Low power, high ambition: SIGFOX and Altice team up over IoT
via Flickr © Robert Louis Clemens (CC BY-ND 2.0)
- Altice and SIGFOX align on IoT network
- SFR says the technology is complementary to cellular
Patrick Drahi’s Altice and its French mobile subsidiary SFR is teaming up with IoT low power network equipment provider SIGFOX to push SIGFOX’s proprietary technology as the IoT market heats up and the candidate radio technologies designed to cost-efficiently forward all that low-speed data proliferate.
SIGFOX has competitors like LoRa but it now has to contend with the big beast, the GSMA and its ‘standard’ IoT network technologies, which include both low-powered network schemes and cellular variants.
The GSMA has the heft in the cellular market to ensure its technologies and standards get traction - at least in the long run. But in the short run SIGFOX has the advantage of a good head start and a good-sized user base as the IoT market starts to really rip.
That head start idea no doubt appeals to the expansionist Altice, which has a $17.7 billion live bid for the acquisition of US cable giant Cablevision and no doubt sees an opportunity to get in on the IoT ground floor in the US if the acquisition comes off (still a bit of an ‘if’).
SIGFOX says it already has live networks covering 92 per cent of the population in France and it points to deployments in 14 countries serving more than 7 million devices. Altice is planning to integrate SIGFOX connectivity in the group’s service offering in France and internationally. SFR is already a major player in cell-based M2M solutions and it profiles the move as highly complementary - with LTE cellular and WiFi offering relatively high-bandwidth services while SIGFOX handles the low bandwidth end. That would still leave scope to fold in low-powered services enabled in licensed spectrum when the time is right (and the technology is available).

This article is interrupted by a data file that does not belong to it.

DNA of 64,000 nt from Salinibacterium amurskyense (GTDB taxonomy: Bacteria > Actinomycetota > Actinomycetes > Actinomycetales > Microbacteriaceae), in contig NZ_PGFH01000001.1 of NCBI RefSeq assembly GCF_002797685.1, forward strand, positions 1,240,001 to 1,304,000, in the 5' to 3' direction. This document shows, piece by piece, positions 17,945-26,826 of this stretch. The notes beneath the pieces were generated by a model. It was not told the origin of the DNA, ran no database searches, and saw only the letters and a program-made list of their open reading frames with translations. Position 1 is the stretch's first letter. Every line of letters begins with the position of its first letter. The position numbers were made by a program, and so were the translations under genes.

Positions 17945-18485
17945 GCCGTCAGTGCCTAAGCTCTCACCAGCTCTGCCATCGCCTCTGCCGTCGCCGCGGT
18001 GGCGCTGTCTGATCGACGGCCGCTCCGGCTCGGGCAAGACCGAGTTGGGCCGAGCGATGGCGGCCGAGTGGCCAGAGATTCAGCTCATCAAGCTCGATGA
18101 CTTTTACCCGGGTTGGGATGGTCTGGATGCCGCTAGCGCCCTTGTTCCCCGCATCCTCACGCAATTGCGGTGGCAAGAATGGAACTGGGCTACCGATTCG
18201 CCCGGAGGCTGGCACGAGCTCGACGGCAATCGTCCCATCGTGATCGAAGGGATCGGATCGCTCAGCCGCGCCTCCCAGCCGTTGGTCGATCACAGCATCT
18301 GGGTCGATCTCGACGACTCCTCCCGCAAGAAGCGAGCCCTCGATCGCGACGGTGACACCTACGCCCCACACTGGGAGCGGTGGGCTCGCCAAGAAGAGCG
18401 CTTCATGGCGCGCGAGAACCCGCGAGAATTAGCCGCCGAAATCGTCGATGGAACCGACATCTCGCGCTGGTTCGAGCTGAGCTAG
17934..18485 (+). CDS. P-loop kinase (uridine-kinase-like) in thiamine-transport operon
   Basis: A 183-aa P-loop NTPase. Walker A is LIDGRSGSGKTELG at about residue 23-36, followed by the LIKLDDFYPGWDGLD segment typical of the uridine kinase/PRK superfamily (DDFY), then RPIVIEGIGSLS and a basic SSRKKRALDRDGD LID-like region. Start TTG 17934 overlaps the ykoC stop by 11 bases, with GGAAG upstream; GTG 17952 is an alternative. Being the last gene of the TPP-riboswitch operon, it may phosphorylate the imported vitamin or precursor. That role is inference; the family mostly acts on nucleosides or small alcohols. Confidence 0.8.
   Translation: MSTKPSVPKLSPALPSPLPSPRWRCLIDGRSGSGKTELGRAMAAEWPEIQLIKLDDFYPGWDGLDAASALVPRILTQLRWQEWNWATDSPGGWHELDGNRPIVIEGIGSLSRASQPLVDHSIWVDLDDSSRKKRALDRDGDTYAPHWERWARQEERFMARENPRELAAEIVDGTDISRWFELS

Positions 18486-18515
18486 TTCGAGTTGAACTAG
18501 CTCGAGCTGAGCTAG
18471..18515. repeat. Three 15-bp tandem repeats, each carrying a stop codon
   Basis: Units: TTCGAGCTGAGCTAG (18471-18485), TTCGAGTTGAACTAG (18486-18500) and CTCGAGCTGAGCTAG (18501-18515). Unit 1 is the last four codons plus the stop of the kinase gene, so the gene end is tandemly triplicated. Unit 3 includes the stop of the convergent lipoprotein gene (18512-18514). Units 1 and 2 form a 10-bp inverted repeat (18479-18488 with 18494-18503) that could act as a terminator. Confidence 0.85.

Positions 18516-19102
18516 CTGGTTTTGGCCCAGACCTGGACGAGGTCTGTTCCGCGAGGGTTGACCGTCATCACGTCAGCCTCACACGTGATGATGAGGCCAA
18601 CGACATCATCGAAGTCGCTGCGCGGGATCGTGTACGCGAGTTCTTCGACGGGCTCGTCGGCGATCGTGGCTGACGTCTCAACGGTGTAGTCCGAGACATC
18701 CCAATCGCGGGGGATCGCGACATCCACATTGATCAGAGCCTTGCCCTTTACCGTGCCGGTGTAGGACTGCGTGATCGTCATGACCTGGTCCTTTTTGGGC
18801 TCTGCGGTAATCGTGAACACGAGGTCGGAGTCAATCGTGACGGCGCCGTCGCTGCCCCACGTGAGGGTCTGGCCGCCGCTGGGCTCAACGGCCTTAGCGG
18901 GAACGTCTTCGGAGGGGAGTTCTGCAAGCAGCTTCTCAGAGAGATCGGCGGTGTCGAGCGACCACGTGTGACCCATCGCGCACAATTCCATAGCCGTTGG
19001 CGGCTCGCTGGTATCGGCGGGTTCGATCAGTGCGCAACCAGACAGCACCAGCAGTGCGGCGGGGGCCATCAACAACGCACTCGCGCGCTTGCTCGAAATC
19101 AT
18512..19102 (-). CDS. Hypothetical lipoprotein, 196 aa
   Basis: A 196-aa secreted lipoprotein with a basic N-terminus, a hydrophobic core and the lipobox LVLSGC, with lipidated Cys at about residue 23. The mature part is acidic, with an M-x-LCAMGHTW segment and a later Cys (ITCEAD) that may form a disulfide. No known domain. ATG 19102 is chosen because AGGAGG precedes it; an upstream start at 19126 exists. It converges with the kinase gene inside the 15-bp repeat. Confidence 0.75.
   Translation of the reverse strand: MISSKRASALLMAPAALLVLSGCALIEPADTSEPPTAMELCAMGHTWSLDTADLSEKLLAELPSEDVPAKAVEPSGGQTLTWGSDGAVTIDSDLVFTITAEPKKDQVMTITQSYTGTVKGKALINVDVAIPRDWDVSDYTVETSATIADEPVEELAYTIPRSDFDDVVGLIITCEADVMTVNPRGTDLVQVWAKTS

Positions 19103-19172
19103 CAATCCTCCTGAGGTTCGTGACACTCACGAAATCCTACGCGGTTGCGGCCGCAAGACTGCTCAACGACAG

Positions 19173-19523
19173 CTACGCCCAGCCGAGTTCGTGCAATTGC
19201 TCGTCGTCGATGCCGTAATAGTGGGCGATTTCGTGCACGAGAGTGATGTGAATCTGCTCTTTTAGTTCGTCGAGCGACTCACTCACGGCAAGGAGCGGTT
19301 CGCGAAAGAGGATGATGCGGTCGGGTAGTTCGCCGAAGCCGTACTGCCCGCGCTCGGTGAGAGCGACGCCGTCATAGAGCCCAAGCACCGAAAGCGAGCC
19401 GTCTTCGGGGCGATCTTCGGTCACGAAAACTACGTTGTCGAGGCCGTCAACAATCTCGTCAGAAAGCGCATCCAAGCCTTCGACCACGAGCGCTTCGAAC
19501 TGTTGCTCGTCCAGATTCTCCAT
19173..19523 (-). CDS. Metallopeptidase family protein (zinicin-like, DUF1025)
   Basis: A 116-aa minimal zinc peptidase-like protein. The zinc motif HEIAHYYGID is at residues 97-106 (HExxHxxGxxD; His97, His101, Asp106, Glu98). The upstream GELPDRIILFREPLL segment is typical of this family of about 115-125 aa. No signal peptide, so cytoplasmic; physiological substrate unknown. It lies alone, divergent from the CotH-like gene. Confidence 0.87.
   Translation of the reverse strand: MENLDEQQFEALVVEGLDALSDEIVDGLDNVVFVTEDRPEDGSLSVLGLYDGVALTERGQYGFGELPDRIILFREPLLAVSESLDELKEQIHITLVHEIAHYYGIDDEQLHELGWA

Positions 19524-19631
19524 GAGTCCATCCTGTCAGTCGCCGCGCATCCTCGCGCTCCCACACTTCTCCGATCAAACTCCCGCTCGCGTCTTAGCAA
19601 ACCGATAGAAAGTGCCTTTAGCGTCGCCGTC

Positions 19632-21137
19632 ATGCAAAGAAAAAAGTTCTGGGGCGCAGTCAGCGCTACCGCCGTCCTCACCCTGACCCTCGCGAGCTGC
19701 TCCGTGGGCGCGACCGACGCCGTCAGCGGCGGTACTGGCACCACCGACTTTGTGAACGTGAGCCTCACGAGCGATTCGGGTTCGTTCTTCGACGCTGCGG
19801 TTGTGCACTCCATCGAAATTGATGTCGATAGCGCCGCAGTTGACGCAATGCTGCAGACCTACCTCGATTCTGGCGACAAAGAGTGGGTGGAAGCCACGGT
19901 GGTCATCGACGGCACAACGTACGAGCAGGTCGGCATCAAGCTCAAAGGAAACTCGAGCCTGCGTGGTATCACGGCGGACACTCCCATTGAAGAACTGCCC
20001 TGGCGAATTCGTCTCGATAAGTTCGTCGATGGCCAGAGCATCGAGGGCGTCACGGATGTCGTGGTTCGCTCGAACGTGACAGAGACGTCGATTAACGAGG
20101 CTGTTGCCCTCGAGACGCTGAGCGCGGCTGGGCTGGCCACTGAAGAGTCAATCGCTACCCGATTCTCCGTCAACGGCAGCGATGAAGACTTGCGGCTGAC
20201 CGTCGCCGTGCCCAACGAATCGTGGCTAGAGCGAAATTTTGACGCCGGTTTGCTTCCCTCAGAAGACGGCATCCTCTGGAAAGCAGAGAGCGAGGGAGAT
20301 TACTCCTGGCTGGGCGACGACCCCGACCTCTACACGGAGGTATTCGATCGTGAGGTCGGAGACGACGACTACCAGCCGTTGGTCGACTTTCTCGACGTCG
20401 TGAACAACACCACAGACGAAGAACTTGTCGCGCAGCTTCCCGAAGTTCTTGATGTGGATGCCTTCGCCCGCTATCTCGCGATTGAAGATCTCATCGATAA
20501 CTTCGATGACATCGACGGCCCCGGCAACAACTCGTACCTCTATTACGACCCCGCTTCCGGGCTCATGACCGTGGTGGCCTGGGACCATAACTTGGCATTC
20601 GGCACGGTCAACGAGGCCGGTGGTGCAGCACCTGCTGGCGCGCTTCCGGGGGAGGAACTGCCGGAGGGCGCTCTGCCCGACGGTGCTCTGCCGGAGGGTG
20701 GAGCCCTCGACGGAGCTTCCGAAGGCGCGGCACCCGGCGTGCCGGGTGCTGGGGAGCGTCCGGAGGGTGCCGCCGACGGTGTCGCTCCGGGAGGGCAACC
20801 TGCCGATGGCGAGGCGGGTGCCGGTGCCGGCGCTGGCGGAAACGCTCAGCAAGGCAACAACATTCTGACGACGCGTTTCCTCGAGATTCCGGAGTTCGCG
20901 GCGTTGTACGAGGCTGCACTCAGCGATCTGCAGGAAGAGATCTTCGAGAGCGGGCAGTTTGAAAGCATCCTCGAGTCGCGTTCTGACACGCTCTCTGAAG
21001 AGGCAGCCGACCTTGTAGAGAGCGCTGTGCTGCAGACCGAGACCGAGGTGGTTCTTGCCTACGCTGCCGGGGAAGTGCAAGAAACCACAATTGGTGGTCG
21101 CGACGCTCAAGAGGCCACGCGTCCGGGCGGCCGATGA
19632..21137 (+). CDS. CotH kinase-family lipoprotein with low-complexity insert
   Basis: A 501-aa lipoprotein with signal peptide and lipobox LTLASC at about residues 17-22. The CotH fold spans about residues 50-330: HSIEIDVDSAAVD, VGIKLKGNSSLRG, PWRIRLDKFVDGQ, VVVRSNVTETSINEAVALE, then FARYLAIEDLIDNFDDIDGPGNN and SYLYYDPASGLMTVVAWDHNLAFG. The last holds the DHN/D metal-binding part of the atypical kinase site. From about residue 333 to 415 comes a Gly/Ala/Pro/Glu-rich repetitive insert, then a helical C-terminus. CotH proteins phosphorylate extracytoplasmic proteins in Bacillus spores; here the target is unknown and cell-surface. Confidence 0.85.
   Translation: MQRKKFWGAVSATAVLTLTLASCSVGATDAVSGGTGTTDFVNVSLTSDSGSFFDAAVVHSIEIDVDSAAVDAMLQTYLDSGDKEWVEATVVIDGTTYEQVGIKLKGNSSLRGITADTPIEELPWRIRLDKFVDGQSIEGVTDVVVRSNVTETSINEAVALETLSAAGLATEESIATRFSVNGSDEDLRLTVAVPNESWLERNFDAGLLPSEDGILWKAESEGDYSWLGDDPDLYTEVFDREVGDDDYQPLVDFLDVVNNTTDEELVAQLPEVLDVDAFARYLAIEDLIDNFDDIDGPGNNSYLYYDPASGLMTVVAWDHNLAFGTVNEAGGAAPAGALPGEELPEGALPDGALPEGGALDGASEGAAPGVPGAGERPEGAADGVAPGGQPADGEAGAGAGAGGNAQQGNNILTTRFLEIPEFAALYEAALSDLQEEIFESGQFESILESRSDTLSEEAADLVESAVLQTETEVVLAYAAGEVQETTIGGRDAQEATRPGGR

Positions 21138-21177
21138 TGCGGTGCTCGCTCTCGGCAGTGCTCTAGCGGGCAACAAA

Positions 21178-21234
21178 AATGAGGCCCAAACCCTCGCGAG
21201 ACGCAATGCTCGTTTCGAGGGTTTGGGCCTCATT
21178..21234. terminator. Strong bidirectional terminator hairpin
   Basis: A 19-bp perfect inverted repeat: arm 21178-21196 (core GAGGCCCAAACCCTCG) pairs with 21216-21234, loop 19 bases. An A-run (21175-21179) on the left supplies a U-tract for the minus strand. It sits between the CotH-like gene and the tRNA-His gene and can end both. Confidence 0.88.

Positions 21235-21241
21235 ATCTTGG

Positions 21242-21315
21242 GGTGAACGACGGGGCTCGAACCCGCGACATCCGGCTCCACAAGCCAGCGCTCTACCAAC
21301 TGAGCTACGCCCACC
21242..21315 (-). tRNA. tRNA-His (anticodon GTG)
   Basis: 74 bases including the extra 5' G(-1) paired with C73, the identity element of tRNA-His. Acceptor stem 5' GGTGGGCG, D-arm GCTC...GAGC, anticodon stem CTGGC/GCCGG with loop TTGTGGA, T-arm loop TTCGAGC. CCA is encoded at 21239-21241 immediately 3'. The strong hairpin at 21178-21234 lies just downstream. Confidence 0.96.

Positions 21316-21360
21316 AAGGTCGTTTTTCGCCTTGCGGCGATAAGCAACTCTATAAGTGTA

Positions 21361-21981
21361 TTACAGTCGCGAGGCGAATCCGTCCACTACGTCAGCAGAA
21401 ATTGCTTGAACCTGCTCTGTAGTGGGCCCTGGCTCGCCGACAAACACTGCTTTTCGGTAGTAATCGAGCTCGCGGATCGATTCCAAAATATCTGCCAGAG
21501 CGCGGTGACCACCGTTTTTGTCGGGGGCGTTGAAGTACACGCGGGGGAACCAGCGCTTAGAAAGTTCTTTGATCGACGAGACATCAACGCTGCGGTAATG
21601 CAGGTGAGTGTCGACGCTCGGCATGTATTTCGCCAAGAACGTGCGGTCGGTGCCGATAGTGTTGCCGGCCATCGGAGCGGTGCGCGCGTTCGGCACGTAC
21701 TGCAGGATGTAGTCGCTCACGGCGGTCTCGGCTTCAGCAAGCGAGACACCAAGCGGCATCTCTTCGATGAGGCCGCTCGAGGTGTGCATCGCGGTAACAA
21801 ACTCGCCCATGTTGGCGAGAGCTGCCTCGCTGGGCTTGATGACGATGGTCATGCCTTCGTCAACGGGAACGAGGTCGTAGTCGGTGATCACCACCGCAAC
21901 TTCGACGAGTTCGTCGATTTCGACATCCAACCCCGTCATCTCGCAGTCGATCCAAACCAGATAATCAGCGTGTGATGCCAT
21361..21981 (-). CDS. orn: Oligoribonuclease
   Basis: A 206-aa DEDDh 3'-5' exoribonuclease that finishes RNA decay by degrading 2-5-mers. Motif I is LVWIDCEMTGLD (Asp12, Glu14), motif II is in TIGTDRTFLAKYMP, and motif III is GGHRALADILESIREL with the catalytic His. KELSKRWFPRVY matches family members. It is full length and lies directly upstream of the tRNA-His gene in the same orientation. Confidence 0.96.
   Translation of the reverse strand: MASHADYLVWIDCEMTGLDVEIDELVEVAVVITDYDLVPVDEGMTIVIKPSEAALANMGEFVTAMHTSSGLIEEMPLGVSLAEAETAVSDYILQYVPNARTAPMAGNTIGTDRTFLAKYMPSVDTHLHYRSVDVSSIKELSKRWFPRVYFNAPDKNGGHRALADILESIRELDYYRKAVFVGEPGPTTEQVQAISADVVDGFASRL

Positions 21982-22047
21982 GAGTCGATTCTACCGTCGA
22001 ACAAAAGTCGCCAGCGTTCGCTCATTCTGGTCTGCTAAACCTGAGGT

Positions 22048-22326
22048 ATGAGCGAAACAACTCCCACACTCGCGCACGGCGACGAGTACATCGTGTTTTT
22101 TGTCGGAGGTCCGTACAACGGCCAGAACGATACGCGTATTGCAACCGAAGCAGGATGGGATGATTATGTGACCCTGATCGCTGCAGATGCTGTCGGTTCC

UK spectrum released into the community
In a separate development the UK’s Ofcom has outlined its spectrum plans for 2016. It will auction 190 MHz of spectrum in the 2.3 GHz and 3.4 GHz (previously military spectrum) for mobile and is to encourage the use of spectrum in the VHF band for longer-range IoT applications. So more spectrum for IoT players to play with.
Inevitably some observers are now wondering whether the plethora of spectrum options might be getting too much. Many companies with ambitions in IoT face an ever widening array of technology choices,” says Adrian Baschnonga, Ernst & Young’s Lead Telecommunications Analyst,
“These bands may best suit rural and energy sector applications where low power and long range connectivity are vital, yet many service providers are also focused on the opportunity for low power IoT delivered via other frequency bands either through licensed or licence-exempt spectrum.”